Browse Prior Art Database

Stack Bottoms as Unique Context (or Thread) Identifiers in AIX Processes

IP.com Disclosure Number: IPCOM000117439D
Original Publication Date: 1996-Feb-01
Included in the Prior Art Database: 2005-Mar-31
Document File: 4 page(s) / 96K

Publishing Venue

IBM

Related People

Fortin, MR: AUTHOR

Abstract

Disclosed is a technique which allows for the identification of unique execution contexts within a process. The technique allows software analysts to better understand complex programs, enabling them to more efficiently identify and fix performance and/or functional problems.

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Stack Bottoms as Unique Context (or Thread) Identifiers in AIX Processes

      Disclosed is a technique which allows for the identification of
unique execution contexts within a process.  The technique allows
software analysts to better understand complex programs, enabling
them to more efficiently identify and fix performance and/or
functional problems.

      Performance and debugging tools often produce "callgraphs" of
programs by instrumenting routines within the programs.  A callgraph
is a visual representation of a program's execution flow from routine
to routine.  The following callgraph, in Fig. 1, depicts the flow of
a program with four routines, A(), B(),C() and D().  In the
callgraph, A() calls B() two times.  In the first call, B() calls C()
and D() one time each.  In the second call, B() only calls C().
          ->A()
             ->B()
                    ->C()
                    <-C()
                    ->D()
                    <-D()
             <-B()
             ->B()
                    ->C()
                    <-C()
             <-B()
      ->A()
  Fig. 1: Sample Callgraph

      Callgraphs can be produced by placing special instrumentation
routines at the entry and exit points of the routines in the program.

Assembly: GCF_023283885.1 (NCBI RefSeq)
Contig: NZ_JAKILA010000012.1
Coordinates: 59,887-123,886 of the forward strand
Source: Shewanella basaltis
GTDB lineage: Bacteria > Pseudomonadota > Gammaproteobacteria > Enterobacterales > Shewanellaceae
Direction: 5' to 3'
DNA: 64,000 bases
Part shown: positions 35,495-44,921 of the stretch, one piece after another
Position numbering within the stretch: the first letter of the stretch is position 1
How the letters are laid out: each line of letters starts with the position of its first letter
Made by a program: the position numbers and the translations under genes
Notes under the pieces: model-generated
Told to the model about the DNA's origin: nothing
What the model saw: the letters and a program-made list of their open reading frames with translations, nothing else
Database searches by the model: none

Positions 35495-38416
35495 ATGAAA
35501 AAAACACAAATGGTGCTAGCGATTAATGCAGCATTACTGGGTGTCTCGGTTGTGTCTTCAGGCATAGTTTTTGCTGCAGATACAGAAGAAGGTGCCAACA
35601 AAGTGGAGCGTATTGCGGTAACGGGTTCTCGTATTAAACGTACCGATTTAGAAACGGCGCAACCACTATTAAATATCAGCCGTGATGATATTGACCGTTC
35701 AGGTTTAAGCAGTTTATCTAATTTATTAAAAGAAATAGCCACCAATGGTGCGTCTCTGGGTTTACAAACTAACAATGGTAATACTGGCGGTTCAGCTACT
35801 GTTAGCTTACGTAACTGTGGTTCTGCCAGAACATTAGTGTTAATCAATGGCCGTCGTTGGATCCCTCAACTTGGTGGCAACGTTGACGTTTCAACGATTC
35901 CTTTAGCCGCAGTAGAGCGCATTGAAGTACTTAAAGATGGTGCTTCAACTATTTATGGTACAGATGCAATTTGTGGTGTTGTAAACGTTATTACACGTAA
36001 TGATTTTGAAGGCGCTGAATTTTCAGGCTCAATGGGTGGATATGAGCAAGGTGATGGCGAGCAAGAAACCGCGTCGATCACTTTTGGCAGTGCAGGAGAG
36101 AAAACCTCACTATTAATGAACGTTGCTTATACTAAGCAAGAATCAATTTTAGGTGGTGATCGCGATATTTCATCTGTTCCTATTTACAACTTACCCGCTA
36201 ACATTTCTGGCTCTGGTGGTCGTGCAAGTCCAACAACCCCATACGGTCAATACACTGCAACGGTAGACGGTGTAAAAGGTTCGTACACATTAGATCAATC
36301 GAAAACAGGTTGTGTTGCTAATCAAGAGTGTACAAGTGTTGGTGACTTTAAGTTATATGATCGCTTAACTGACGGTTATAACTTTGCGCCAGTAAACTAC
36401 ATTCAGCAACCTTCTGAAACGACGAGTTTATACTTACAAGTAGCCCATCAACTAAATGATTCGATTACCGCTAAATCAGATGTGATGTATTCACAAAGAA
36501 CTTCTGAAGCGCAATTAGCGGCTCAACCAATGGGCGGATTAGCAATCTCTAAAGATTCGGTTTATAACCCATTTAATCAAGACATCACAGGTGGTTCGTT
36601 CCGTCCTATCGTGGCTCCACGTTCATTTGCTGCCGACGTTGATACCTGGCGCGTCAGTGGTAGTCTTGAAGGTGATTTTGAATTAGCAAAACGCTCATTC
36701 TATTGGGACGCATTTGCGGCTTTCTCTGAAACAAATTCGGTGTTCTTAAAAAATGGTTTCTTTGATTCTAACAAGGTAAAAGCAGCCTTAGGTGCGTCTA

When a routine is entered or exited, an entry or exit type event is
logged in a buffer.  A post processing tool can then piece together
the sequence of events, showing enters and exits at the appropriate
indentation levels.

      Unfortunately, there are a number of events that may distort
this simple enter-exit logic.  One such event is a signal.  A signal
may be received by the program, thereby invoking a signal handler and
other routines.  As the signal handler and other routines are
executed, their enter and exit events confuse the callgraph.  As an
example, assume the above program received a signal while executing
within routine D() and that the program was designed to handle the
signal via the signal_handler_one() and signal_handler_two()
routines.

      As shown in Fig. 2, the signal's occurrence has distorted the
callgraph making it appear as though routine D() has called routine
signal_handler_one() directly.  In reality, the signal handling
routines are not part of the same program context as routines A(),
B(), C() and D().
      ->A()
             ->B()
                    ->C()
                    <-C()
                    ->D()
                           ->signal_handler_one()
                                  ->signal_handler_two()
                                  <-signal_handler_two()
                    ...